HOW St. Lucia copes with the pressure likely to come from the European Union (EU) over its tax regime is anybody’s guess. But a fight is brewing following the latter’s blacklisting of the island as a tax haven.
By Prime Minister Allen Chastanet’s own admission, next year will be a difficult one for St. Lucia in its negotiations with the EU as it pertains to its tax regime, in particular the Headquarters Act that was recently passed in Parliament.
He believes that St. Lucia is up to the fight, in that government intends to make a substantial amount of adjustment to its taxation system next year to ensure that St. Lucia is compliant both from a local and international perspective.
Having a tax system that will propel the government forward in its drive to grow the economy is what Chastanet is aiming for, but facing him are issues that could wreck his plans.
The most urgent is the EU and OECD (Organization for Economic Co-operation and Development) assertion that St. Lucia has harmful preferential tax regimes, does not apply the BEPS (Base Erosion and Profit Shifting) minimum standards and did not clearly commit to addressing these issues by December 31, 2018.
If this is not corrected, St. Lucia’s foreign assistance cake, the largest slice of which to date comes from the EU, could significantly shrink as development aid to the country could very well be reduced to a trickle.
The passing of the Headquarters Act, which Prime Minister Chastanet says seems to be working on account of about eight companies primed to set up shop here, can be viewed by the same EU as strengthening its case of St. Lucia being a tax haven.
Also forcing the Prime Minister’s hand to make adjustments to the country’s tax regime is a proposal by the United States government to lower its corporate income tax from 35 percent to 20 percent that significantly allows American companies to remit their profits back home.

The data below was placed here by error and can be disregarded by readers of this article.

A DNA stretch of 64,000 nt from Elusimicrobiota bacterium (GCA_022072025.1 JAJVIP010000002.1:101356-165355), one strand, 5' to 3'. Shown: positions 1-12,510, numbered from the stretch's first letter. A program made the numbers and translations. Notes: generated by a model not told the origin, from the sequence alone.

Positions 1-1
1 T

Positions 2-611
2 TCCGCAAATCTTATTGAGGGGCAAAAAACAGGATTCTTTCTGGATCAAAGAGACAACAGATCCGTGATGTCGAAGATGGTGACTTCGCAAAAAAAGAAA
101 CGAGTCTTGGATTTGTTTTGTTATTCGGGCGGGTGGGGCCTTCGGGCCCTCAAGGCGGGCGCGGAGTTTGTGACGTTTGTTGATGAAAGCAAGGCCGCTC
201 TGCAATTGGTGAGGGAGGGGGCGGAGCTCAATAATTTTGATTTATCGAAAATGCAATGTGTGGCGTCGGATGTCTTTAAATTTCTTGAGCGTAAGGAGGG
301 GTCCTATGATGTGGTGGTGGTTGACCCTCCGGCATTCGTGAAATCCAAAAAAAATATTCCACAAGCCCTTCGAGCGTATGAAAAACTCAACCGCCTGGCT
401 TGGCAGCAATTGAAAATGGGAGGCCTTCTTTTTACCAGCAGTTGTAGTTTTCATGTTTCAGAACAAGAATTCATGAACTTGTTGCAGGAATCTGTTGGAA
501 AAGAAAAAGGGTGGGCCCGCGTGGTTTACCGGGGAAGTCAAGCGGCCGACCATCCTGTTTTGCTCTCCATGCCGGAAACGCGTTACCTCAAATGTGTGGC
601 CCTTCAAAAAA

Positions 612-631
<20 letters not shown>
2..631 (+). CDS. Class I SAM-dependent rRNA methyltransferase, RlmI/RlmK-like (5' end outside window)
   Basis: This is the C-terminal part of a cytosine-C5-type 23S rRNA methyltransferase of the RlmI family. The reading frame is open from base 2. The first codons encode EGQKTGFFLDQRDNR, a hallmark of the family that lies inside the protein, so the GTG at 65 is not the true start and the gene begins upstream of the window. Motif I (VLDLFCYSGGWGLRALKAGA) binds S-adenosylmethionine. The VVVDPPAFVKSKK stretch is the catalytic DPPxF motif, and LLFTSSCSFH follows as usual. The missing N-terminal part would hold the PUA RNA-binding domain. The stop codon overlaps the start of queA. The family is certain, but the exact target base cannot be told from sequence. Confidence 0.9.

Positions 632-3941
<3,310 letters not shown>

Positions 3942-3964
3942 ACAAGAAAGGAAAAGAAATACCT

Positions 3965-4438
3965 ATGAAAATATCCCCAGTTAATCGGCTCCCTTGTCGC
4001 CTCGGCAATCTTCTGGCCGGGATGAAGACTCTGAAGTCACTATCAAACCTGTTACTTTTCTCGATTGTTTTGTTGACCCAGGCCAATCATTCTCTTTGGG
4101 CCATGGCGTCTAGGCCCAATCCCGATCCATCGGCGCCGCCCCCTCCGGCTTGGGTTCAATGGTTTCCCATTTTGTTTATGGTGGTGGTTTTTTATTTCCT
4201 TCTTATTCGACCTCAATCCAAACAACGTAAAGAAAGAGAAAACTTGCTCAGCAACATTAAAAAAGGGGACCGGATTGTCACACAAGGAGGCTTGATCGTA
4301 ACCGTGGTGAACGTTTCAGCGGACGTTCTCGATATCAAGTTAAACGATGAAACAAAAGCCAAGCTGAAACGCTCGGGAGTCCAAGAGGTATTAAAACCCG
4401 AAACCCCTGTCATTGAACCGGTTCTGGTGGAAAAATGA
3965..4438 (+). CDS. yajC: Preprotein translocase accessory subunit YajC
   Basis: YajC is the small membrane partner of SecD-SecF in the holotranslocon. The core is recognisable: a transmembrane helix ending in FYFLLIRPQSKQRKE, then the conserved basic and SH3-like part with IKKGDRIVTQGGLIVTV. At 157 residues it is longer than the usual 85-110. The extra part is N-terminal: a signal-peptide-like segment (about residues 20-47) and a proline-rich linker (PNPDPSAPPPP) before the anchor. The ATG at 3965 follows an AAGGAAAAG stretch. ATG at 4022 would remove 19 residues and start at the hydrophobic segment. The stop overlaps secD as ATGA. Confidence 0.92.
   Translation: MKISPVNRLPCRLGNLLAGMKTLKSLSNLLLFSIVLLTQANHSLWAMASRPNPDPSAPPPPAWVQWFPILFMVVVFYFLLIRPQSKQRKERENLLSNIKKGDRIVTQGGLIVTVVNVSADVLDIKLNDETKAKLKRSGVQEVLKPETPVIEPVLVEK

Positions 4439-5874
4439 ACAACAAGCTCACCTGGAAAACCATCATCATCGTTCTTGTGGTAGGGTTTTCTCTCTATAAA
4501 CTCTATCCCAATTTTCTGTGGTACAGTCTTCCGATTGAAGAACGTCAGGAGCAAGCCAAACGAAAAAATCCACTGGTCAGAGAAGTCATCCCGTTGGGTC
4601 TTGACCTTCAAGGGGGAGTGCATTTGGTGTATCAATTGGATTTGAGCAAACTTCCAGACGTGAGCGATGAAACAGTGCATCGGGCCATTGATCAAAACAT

“We think this is going to create a huge economic boom in the U.S., which ought to augur well for us from a tourism and investment perspective. But it also means we all have to review our tax policies in order to make sure that we remain competitive in that regard,” Chastanet said.
He continued, “Our personal income tax structure, our corporate income tax structure need to become very competitive with the new reality. We must make ourselves much more tax competitive,” Chastanet said.
To help make things easier on the tax front, the Prime Minister said his government will be pursuing strategies to get the country off the EU/OECD blacklist and will be working with the EU in that regard.
But the government in waiting, namely the opposition St. Lucia Labour Party (SLP), is not letting the government off so easily for its refusal to commit by December next year the issues highlighted by the EU.
Philip J. Pierre, the SLP political leader, said the situation is very serious, noting that St. Lucia was never blacklisted before as his government had complied “with everything the EU or OECD told us to do”.
“All St. Lucia had to do was to commit to changes by December 2018. Because of negligence by the government, they did not give the EU the commitment. All they (government) had to do was to give the EU a commitment that they would deal with the BEPS. They (government) failed in doing that,” Pierre said.
According to Pierre, the important questions are what did St. Lucia do, what legislation was passed, what did the Prime Minister say that caused St. Lucia to be blacklisted and why did he not commit to make the changes as asked by the EU by December 2018.
“If St. Lucia does not comply, the EU can stop giving aid,” Pierre said, despite no word yet from the EU that it is so inclined to do so.
Pierre on Thursday called on Chastanet to take responsibility for the blacklisting and reiterated that St. Lucia met this fate due entirely to negligence on the part of the government.